Microsoft HQ hosted 200 teachers from around the world who all share of love for teaching and a passion for technology. I met teachers from every corner of the globe and got to work closely with a group who spanned five different continents. I learnt so much. Not just about being innovative with technology in education but about myself too. I spent a lot of time on my journey home asking myself why I had been selected to participate.
I think I'm a fairly ordinary classroom teacher. More than anything I love working with kids and I’m possibly a little obsessive about making things easier with technology. I’m starting to think though that maybe what makes me a little different is a bit of extra bravery.
I don’t really consider myself brave in my everyday life, in fact some would say I probably don’t take enough risks in my personal or professional life. However, when it comes to technology I don’t mind being a bit brave. Giving things a go and exploring, seems to be easier to do when you are relatively anonymous in the world of educational technology. Nobody minds how long it takes you to learn something new; if you don’t get it the first time you can just read it again, or ask another question in another forum, or watch yet another video. There is no pressure to learn on someone else’s timeframe.
I love new learning and I like deciding for myself what I will learn next. Office 365 has been an area of significant learning over the past 12 months I have spent a lot of time reading, watching, researching, playing and creating as I learn about what Office 365 is and its role in supporting teaching and learning in our school. I have learnt lots of technical jargon about things like tenants and permissions and I’ve failed to grasp a lot too. The overall result though has been the successful deployment of Office 365 across our school, including an array of collaborative sites for our students.
This didn’t seem particularly special - surely if this ordinary teacher from our little corner of the world can do this, then anyone can right? I can’t code (yet!), I’m not especially technical and to be honest I don’t really want to be. I was anxious about sharing my learning with these ‘expert others’ at the global teachmeet. After all these teachers have done amazing things, with far less resources than we take for granted on a daily basis.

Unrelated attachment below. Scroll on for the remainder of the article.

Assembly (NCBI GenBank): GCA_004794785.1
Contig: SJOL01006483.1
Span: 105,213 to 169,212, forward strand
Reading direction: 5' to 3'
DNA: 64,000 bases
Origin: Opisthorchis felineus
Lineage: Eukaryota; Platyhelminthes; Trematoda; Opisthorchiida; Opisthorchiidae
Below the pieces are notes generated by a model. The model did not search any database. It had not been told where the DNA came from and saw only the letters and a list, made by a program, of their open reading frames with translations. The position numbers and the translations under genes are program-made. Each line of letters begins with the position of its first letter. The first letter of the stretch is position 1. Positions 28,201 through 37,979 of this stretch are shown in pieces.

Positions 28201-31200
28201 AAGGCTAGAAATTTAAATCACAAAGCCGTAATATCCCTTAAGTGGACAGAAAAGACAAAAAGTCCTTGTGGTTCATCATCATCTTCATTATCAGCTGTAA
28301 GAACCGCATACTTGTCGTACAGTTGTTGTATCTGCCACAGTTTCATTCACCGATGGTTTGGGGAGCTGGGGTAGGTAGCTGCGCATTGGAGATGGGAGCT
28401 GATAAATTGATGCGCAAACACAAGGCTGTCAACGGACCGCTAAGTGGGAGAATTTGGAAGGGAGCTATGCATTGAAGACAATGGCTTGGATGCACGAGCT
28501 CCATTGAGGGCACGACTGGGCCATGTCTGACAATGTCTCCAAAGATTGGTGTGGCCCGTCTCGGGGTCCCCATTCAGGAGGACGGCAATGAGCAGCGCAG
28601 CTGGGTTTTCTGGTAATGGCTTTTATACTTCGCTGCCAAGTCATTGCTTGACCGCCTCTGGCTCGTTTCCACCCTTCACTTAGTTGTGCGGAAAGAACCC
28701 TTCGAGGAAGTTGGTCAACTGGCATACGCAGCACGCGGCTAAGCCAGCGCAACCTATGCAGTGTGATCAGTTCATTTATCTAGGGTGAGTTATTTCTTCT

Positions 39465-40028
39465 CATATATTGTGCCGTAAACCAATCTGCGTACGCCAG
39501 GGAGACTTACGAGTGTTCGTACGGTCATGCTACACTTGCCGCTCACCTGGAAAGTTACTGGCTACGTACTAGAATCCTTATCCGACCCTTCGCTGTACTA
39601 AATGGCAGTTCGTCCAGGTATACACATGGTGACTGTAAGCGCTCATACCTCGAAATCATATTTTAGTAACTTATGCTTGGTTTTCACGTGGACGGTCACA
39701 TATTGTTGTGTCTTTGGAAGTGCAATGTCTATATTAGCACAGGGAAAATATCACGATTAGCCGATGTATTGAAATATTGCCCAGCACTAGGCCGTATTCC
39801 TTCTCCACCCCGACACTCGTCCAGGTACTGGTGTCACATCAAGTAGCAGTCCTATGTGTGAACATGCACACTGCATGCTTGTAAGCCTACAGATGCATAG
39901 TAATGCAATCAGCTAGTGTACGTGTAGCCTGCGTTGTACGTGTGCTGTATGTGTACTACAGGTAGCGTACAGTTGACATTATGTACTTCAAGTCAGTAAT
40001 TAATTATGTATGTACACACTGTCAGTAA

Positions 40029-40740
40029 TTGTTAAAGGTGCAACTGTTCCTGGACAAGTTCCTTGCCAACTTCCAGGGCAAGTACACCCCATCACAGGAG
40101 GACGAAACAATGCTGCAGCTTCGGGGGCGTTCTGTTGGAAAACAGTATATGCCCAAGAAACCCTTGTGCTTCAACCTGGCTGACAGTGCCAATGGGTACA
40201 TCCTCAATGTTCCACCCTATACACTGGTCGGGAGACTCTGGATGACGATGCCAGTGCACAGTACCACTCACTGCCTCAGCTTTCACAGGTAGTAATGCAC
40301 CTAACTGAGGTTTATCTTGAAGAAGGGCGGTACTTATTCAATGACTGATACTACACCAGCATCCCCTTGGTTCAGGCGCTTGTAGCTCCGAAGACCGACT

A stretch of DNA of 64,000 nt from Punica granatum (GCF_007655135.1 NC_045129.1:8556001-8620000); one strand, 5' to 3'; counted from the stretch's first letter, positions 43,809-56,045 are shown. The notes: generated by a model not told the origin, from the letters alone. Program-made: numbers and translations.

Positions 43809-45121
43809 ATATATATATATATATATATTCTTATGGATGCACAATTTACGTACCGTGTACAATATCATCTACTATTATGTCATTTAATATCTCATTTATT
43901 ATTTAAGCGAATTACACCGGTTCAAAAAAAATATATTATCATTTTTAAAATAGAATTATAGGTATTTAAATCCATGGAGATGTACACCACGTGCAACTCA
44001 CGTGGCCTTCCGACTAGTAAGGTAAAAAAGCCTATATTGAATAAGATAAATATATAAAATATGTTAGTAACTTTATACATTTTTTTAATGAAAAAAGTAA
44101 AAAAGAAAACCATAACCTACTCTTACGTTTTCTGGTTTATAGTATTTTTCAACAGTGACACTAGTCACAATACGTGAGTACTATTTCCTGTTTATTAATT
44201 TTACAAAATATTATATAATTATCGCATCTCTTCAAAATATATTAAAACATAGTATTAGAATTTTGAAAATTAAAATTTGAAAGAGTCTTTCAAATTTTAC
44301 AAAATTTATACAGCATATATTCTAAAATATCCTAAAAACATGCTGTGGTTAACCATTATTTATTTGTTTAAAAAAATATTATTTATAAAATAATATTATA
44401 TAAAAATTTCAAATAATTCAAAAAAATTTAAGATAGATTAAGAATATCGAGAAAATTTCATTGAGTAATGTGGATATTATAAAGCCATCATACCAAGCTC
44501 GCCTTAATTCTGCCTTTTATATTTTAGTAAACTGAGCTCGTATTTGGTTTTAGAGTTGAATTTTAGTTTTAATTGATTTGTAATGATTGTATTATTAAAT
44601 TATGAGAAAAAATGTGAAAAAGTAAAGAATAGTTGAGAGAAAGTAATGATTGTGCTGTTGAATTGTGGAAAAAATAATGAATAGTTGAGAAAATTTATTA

Despite my trepidation, the feedback I got from my peers at E2 was unexpectedly amazing. They commented on how obvious it was that learning extended beyond the walls of our classroom. And how easily our students can collaborate and share with each other and their teachers. I think the fact that an ordinary classroom teacher could achieve this, without a degree in programming, made it all the more appealing.
As a teacher, I can pretty much command attention of a crowd any time I want in my classroom but when it comes to sharing with a room full of adults I’m not a natural presenter. Once a conversation was started though, it was really easy to talk about the things that are important to me. Start chatting about kids, learning AND technology and the words just fall out. I had discovered a bit more of my brave! I looked up and found myself surrounded with teachers who genuinely wanted to hear more. Contact details were shared and the conversation continues.
So why me? - I'm sure it's because a bit of bravery goes a long way with technology.